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Scuba Dive Training worldwide with Pete Bucknell

Cozumel Mexico: Aldora Divers

Want to get more diving on your trip? This is the dive op!
Here’s a video from my week with Aldora Divers

Aldora Divers, Cozumel and the Aldora Villa
by Peter Bucknell

There are many dive operations to choose from in Cozumel. If you choose to dive with Aldora, you'll thank yourself. Let me tell you why:

The staff of Aldora know that their customers are fiercely loyal because of the excellent level of service that they provide. I spent a week interviewing their clientele, diving and dining with them, and they all raved about the way they are looked after. They swear by this operation.
The staff takes care of your dive gear for you at the end of each dive day. All you need to do is put your mask, fins, BC, regs and other gear in the provided mesh bag and leave it on the boat, taking with you only your computer and wetsuit. Next morning your gear will be rinsed and drip dried, ready in it's mesh bag and your B.C will be on your first tank. Amazing right?

They'll provide appropriate blends of Nitrox for the planned dives: 36% for the shallower dives. The gas fills are done by the Aldora staff with their own compressor, unlike the other dive operations who have to rely on a third party. So you can be confident that the gas is good. Aldora can provide any gas you are qualified to breath, from air all the way up to 40%, and 'Memo' the boss is also know to take care of customers with rebreathers too with 100% oxygen. Aldora also has pony bottles: 30 cu ft.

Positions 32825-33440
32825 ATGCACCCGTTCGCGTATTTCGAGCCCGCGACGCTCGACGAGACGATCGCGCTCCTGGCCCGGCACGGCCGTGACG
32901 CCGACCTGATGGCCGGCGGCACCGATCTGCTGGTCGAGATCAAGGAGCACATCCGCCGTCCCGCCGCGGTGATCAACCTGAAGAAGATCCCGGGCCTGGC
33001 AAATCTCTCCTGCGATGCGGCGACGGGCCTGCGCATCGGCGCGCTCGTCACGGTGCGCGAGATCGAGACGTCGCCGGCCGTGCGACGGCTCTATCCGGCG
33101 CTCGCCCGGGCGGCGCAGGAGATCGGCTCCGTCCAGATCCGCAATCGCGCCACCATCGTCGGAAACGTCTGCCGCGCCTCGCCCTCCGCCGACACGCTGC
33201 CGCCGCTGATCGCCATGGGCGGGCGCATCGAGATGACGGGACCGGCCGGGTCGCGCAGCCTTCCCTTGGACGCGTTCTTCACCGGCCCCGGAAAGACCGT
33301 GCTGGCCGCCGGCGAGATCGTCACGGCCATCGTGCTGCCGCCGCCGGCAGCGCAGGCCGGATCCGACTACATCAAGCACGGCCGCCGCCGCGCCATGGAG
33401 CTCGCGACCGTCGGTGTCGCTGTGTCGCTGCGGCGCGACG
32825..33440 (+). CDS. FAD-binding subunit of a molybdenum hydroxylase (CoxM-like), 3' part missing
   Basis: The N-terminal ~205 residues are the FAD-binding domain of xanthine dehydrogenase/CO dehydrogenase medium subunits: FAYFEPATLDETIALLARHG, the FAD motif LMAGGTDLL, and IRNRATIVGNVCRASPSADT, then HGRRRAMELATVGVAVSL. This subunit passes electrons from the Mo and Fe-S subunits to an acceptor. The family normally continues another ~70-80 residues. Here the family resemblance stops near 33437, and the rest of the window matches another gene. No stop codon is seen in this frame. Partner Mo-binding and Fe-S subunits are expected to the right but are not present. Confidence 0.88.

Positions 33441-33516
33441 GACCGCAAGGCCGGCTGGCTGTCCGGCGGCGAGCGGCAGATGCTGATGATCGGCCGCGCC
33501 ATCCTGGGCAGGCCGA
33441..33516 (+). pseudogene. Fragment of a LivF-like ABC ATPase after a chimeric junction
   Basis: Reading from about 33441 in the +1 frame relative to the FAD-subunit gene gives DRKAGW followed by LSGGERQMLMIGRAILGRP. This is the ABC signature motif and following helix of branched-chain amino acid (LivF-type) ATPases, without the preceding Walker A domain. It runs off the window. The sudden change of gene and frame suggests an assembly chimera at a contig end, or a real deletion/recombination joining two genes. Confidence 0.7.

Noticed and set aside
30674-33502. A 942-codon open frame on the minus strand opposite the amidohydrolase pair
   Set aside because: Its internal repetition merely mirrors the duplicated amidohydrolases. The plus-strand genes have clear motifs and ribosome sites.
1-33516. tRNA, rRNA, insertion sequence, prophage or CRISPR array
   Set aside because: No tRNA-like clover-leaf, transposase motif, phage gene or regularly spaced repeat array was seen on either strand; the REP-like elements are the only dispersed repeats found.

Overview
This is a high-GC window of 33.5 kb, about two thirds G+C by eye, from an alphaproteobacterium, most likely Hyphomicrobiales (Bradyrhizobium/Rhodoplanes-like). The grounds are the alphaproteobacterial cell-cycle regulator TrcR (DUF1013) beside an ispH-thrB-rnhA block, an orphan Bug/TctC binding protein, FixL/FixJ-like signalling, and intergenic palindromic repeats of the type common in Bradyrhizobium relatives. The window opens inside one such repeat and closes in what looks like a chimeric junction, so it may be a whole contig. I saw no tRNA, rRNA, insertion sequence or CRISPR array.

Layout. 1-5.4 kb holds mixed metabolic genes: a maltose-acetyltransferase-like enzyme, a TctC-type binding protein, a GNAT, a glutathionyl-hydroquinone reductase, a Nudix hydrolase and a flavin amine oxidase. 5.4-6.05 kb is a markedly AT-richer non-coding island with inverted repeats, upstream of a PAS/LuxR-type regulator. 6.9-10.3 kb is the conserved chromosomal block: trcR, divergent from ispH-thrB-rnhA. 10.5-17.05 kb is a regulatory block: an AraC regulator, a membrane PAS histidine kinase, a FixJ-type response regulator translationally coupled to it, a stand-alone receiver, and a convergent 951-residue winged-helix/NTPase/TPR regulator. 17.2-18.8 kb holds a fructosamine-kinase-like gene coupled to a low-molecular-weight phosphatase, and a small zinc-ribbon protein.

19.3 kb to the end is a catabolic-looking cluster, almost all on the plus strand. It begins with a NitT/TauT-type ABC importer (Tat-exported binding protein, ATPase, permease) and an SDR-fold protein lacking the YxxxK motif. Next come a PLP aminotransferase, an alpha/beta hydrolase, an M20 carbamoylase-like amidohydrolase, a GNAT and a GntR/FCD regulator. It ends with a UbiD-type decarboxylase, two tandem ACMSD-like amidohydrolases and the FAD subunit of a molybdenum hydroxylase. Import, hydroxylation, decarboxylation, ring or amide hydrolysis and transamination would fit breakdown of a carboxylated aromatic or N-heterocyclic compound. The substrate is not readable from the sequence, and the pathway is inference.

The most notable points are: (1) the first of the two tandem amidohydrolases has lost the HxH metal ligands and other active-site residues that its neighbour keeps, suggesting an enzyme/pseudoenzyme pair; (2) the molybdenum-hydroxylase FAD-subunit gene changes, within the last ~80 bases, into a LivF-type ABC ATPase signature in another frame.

Aldora uses high pressure steel tanks with larger volume capacity: 120s and 100s, which give customers longer dives and an extra margin of safety, and the opportunity to wear a little less weight. I enjoyed having an average of seventy minutes per dive and depths occasionally visiting down to 130 feet.
They also have steel 80s.

Diving groups are small and experience levels are matched for each boat so you don't get stuck with divers from the wrong end of the scale. This is extremely advantageous as you're never restricted to dive sites or bottom times inappropriate for you. If you are a new diver you can rest assured that they will take good care of you and take you to sites and depths that keep you safe and in your comfort zone.

One morning the North wind had begun to blow and all the dive operations were forced cancel their dives for the day. Aldora was set up to get us in the water, diving something new and interesting. They keep boats on the other side of the island and have previously explored some of the relatively unknown reefs, and have even found some very old canons that lie intact just off the coast.

Boat diving happens each morning and afternoon with night dives normally scheduled for Wednesday and Saturday unless a group of four or more has special requests.
They'll pick you up at designated spots depending on where you stay. Villa guests are picked up in front of the Villa which is very convenient.